Audrey Fang Had Reportedly Deposited $200K Into Her CPF Account & Nominated Mitchell Ong As Beneficiary 6 Months Before Murder

More information has come to light over the case of Audrey Fang’s murder.

To jog everyone’s memory, Ms Fang was reported missing in Spain after being uncontactable since 10 April 2024.

The 39-year-old’s body was later found in a lorry park by a man going for breakfast, with over 30 stab wounds.

Six months before her murder, she had allegedly deposited nearly S$200,000 into her CPF and nominated a beneficiary – who is now being held in custody as her alleged killer.

A Note was Found on Her iPad Naming Him the Recipient of Her CPF

When a court in Spain heard that the suspect, Mitchell Ong, stood to benefit from her savings, information about this CPF nomination was revealed.

An iPad found in her room with her belongings was found containing a note declaring the decision to name a “long-time friend and trusted confidant” as the recipient of her CPF savings in the event of her passing.

The note also added that the beneficiary would receive a “friendly loan of US$50,000”, which amounts to approximately S$68,000.

Upon finding this note, the Spanish police raised suspicions about an economic motive for the murder.

Fortunately, Ms Fang’s brother, Mr Benjamin Fang, was assured by the CPF board that the distribution of Ms Fang’s savings would be withheld until the case concludes and that Ong would not be entitled to her savings should he be convicted.

Her Family had Never Heard of Ong

Mr Fang shared that they had never heard of Ong once before, despite their family being close.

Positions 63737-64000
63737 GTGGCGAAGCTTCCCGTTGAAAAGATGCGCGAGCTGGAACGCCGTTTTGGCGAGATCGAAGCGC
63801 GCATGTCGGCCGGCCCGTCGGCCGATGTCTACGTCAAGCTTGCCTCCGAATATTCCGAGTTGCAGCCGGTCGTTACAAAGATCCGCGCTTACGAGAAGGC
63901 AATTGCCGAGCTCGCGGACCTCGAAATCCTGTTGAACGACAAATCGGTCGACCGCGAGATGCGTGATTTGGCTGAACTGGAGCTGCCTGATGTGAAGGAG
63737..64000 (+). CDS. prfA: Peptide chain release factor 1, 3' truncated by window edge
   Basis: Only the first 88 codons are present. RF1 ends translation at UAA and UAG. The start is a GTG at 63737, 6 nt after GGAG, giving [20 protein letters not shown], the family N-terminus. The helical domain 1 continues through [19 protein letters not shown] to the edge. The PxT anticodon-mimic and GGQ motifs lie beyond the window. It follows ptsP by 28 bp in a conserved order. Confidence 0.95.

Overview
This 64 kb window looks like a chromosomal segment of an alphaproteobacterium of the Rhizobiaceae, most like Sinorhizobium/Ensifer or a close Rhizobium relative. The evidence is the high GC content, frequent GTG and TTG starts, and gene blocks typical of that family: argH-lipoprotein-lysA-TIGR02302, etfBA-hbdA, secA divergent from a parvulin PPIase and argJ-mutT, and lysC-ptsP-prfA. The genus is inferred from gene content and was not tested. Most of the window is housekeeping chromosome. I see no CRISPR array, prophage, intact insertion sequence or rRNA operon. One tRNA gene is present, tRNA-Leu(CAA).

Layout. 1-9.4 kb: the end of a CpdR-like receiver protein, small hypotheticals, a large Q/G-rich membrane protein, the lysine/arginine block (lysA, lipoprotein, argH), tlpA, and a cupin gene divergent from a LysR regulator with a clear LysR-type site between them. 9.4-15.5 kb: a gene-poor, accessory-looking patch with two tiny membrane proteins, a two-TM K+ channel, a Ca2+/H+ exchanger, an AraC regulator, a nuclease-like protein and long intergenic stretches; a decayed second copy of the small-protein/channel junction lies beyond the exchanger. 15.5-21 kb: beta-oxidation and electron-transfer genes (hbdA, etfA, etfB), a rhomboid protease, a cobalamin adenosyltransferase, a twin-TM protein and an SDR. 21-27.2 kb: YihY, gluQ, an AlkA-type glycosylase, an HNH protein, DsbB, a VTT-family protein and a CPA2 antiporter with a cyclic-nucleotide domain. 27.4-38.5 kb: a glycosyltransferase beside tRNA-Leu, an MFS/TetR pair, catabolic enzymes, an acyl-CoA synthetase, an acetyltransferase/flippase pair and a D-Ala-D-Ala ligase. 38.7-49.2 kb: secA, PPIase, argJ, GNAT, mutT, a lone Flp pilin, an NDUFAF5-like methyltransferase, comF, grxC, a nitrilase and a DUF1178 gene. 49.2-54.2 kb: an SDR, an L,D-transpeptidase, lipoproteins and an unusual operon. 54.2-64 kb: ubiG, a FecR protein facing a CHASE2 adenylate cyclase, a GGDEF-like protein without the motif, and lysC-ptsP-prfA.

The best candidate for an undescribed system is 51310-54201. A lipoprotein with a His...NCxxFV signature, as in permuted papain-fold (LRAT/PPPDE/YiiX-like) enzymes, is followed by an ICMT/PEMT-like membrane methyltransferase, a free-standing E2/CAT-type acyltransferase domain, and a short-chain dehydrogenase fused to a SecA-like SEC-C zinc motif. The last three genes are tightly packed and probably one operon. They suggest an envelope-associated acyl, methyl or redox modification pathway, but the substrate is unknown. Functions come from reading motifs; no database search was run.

Ong is the insurance agent who previously sold Ms Fang two investment-linked policies and Ms Fang had shared with her family that her insurance agent was investing her CPF for her, although she never mentioned him by name.

While the two attended university at the National University of Singapore at around the same time, it is not otherwise clear how the pair became acquainted.

CPF Nominations Can be Contested Posthumously

According to the CPF board, many policies dictate what happens to one’s CPF savings when they pass.

The process primarily depends on whether or not the deceased had made a valid CPF nomination.

If no nomination was made, their savings will be forwarded to the Public Trustee Office for distribution in line with Singapore’s intestacy laws, which ensure the equal distribution of assets amongst beneficiaries.

In this case, a spokesperson speaking to The Straits Times said that an investigation is conducted when any facts or circumstances affect the validity of a CPF nomination.

He also shared that for such nominations that are contested posthumously, the CPF Board will withhold any distributions until investigations are concluded.

One can only imagine how horrific this is for Ms Fang’s family and hopefully, they will be able to get some closure soon.